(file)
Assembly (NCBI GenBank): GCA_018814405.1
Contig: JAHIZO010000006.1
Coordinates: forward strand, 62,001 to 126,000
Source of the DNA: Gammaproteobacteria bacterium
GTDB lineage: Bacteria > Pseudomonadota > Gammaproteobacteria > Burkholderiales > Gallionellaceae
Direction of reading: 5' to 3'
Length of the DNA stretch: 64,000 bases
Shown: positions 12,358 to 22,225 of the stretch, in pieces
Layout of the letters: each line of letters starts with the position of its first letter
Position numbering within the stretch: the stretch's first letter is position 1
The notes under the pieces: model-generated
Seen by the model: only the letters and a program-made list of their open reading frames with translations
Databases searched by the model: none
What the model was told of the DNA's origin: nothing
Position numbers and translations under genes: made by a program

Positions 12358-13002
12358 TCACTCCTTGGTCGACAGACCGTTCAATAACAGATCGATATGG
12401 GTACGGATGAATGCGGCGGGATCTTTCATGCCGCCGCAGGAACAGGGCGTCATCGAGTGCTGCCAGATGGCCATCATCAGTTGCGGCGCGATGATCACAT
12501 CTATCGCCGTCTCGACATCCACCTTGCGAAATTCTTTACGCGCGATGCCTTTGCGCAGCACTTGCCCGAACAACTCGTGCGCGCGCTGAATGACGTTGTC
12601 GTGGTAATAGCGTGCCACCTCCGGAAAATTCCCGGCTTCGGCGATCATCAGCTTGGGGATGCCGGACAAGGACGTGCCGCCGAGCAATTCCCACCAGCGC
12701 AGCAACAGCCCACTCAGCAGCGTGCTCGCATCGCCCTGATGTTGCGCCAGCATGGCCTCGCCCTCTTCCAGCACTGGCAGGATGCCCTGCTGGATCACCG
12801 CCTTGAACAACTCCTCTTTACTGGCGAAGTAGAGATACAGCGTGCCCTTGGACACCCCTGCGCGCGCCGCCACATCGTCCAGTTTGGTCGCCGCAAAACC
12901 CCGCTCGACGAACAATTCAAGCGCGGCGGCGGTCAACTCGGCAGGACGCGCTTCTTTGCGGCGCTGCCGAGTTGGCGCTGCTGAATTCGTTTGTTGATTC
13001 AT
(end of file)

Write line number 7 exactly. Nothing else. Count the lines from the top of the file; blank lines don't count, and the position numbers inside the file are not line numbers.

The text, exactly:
Length of the DNA stretch: 64,000 bases